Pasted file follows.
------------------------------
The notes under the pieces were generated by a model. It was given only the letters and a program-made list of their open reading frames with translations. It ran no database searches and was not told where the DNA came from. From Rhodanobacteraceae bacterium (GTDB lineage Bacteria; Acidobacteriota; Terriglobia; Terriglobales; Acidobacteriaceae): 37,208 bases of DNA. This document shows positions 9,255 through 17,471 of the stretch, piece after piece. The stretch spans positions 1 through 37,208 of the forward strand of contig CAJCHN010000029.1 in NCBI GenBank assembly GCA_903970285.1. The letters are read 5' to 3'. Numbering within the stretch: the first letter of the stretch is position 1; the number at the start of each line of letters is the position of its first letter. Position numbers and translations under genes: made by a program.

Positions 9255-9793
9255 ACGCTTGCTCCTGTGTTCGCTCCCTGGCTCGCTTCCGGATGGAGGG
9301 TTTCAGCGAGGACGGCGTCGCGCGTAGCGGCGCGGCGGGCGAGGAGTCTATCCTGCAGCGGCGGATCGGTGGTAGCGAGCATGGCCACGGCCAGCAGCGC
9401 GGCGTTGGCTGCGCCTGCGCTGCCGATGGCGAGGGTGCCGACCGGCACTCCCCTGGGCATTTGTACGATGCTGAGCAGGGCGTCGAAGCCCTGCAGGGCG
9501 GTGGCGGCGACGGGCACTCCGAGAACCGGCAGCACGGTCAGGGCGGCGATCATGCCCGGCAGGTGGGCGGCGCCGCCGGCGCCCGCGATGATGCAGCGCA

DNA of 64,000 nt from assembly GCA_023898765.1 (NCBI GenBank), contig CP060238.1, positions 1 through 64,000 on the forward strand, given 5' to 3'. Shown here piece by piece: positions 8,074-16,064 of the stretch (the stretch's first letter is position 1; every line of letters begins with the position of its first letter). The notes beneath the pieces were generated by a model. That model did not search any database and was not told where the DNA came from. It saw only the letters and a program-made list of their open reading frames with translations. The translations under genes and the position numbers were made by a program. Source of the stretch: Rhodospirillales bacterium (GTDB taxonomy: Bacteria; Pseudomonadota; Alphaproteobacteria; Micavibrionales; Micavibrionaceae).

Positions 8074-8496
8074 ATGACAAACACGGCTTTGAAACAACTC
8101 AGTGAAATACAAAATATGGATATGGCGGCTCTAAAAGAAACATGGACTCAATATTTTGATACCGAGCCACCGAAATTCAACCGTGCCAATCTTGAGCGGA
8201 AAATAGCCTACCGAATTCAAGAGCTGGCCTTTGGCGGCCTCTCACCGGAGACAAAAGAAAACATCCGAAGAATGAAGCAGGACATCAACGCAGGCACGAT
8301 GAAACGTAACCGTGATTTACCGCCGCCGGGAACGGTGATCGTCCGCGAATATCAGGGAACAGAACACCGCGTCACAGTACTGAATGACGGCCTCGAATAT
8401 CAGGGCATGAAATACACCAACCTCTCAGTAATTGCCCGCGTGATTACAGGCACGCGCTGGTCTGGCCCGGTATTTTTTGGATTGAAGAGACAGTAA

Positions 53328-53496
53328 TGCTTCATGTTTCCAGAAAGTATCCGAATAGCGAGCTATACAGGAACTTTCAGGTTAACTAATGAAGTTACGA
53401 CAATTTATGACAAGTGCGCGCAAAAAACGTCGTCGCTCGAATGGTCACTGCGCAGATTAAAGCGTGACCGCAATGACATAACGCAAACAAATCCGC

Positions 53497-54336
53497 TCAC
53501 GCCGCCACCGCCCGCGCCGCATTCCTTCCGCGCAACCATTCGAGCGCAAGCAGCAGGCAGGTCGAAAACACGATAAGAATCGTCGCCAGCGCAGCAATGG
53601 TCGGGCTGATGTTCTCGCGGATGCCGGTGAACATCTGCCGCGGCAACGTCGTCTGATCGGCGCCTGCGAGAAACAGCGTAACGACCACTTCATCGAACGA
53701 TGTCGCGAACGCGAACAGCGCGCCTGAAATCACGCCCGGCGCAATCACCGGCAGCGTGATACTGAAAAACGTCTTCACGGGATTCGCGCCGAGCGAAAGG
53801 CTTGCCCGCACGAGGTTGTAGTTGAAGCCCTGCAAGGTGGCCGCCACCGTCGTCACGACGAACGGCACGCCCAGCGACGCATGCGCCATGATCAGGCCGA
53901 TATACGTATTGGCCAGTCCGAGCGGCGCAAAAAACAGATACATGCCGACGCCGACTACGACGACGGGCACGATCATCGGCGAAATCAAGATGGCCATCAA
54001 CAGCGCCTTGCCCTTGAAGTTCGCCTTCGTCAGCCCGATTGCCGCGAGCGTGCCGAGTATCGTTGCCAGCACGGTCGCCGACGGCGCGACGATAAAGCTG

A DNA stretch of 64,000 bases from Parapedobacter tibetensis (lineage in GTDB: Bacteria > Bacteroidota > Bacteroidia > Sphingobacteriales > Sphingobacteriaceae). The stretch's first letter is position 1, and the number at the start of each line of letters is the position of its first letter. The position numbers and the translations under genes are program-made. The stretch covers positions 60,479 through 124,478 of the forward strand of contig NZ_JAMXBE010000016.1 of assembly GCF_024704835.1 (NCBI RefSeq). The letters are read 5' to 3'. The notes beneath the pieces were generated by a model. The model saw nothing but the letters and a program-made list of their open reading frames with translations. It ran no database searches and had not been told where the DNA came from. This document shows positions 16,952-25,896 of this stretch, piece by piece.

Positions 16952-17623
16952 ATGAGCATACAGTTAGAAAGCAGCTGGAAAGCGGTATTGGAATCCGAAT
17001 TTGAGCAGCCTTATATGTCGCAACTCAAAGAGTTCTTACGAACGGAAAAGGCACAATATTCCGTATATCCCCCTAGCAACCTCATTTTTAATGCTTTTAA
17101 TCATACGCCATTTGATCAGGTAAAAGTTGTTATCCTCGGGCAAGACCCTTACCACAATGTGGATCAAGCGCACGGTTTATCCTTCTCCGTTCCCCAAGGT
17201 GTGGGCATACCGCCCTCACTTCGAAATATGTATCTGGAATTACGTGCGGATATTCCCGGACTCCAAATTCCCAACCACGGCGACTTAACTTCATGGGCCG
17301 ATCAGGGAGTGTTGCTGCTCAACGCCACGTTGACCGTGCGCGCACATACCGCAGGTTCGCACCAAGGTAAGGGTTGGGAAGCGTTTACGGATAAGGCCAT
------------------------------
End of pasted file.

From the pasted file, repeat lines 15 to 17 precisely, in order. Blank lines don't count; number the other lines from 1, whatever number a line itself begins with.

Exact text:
53328 TGCTTCATGTTTCCAGAAAGTATCCGAATAGCGAGCTATACAGGAACTTTCAGGTTAACTAATGAAGTTACGA
53401 CAATTTATGACAAGTGCGCGCAAAAAACGTCGTCGCTCGAATGGTCACTGCGCAGATTAAAGCGTGACCGCAATGACATAACGCAAACAAATCCGC

Positions 53497-54336